Less than two months after he was appointed, the board filed official misconduct charges that could result in a board member being removed.
A week after that, the damage to the car was found. But a witness surfaced who saw a car that looked like Jetter’s being damaged in Buffalo the night before it was discovered in the parking lot. Jetter had even shown police a threatening note that he said he found under the windshield wiper that read: “Watch your back, you (expletive) sleezebag.”
Four days after the damage to Jetter’s car was discovered outside the board meeting, Jetter said someone had thrown eggs on his rental truck, which was parked in the driveway of his Town of Tonawanda home. He reported the incident to town police and said he felt it could be related to the vandalism of his car in Hamburg.
Wednesday, Town of Tonawanda police wouldn’t rule out investigating whether the egging incident was also made up, though it would be difficult to prove, said a police spokesman, Capt. Joseph F. Carosi.
“If the facts prove out that he fabricated the original story from Hamburg and we are able to prove that the incident was falsely reported in our town, then the option for us to pursue that would be available to us,” he said.
If the board moves to fire Jetter, it would have to conduct a hearing into any allegations of wrongdoing.
Jetter’s contract with the district entitles him to proceedings before an independent hearing officer in which the superintendent can present witnesses and a defense if the board seeks to terminate his contract because of inappropriate conduct.
The board and the superintendent also could come to a mutual agreement to terminate his five-year contract with the district immediately.
Under the terms of his contract, the district is required to give Jetter 60 days’ notice of a hearing to terminate his employment for “cause” – which could include “neglect by the superintendent of his duties and responsibilities, incompetence, insubordination, inefficiency” or “the commission of immoral acts.”
The hearing officer would make the final determination of whether Jetter would be fired, according to the contract. Jetter would be entitled to continue to receive his $164,000 salary and benefits while the hearing was pending.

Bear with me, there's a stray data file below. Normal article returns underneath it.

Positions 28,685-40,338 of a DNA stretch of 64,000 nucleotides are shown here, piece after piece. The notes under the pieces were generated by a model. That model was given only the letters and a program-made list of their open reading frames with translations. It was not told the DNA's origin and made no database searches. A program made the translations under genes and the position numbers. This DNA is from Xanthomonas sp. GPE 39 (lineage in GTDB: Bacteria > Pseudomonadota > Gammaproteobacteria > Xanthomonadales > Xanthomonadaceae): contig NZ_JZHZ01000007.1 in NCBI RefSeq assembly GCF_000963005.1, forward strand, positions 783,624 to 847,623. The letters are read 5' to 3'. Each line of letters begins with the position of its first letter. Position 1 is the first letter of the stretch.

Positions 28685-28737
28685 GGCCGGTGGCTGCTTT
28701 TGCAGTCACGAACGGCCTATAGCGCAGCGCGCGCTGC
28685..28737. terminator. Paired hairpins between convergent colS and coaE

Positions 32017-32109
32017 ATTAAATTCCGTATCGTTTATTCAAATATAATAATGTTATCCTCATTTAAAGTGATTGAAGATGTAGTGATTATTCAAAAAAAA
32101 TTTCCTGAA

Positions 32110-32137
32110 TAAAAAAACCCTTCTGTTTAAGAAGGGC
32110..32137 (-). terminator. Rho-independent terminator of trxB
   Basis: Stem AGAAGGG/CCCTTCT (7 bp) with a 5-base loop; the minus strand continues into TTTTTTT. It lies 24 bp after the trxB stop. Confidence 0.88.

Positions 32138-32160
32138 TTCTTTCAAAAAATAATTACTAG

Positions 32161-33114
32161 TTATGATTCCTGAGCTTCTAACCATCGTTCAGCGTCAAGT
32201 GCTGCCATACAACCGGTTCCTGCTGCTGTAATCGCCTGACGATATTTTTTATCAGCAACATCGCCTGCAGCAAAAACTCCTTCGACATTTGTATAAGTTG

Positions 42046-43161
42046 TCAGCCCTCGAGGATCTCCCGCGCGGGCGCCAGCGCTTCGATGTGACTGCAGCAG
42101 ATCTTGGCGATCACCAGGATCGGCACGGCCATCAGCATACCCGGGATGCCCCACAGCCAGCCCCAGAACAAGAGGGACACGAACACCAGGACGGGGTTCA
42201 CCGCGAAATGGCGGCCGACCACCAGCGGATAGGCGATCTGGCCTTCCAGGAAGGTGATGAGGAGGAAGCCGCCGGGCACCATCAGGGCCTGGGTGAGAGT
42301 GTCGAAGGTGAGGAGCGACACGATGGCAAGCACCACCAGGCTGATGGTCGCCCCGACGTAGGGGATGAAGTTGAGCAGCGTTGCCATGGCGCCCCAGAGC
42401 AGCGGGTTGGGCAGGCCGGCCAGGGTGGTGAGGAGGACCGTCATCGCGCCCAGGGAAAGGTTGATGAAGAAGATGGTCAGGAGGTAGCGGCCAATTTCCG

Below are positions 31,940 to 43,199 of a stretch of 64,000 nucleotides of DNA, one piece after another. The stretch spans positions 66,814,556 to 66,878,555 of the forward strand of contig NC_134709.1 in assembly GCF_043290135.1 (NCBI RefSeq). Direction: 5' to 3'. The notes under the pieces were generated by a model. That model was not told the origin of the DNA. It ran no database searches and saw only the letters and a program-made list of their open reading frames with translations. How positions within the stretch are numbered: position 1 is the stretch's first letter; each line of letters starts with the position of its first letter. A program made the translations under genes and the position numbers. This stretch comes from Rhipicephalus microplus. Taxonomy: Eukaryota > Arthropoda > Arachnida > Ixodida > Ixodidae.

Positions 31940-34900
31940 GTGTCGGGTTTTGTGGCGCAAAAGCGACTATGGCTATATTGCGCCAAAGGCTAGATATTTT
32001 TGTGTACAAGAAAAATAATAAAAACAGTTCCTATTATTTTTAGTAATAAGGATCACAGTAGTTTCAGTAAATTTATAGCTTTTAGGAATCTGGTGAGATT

While decisions regarding Jetter’s employment with the district are the responsibility of the local School Board, board members also may file a complaint with the state Department of Education if they have information that a certified educator has been “convicted of a crime or committed an act that raises a serious question as to his or to her moral character.”
Robert M. Bennett, chancellor emeritus of the state Board of Regents, said the future of a superintendent “entirely depends on the terms and conditions of the contract that the school board signed with the superintendent, and so the state doesn’t have any role in that at all, and typically the state does not engage in any personnel matters.” “That’s why a school board is elected,”Bennett said, “and that’s their duty and responsibility to handle hiring, firing, administrative leave decisions.”
If an individual or the board files a “Part 83,” part of the state’s moral character disciplinary procedures, Bennett said, the state would be involved in reviewing the information “and either conclude or not conclude that there’s a moral character issue here, but I haven’t heard any of that mentioned at all.”
State disciplinary action against a certified educator for conduct that raises questions of moral character generally commences only after local disciplinary action has concluded, according to Department of Education spokesman Jonathan Burman.
In the meantime, Hamburg Village Police Chief Dennis G. Gleason said his department is still investigating the case and may have more information later this week.
News Staff Reporters Denise Jewell Gee and Joseph Popiolkowski contributed to this report. email: firstname.lastname@example.org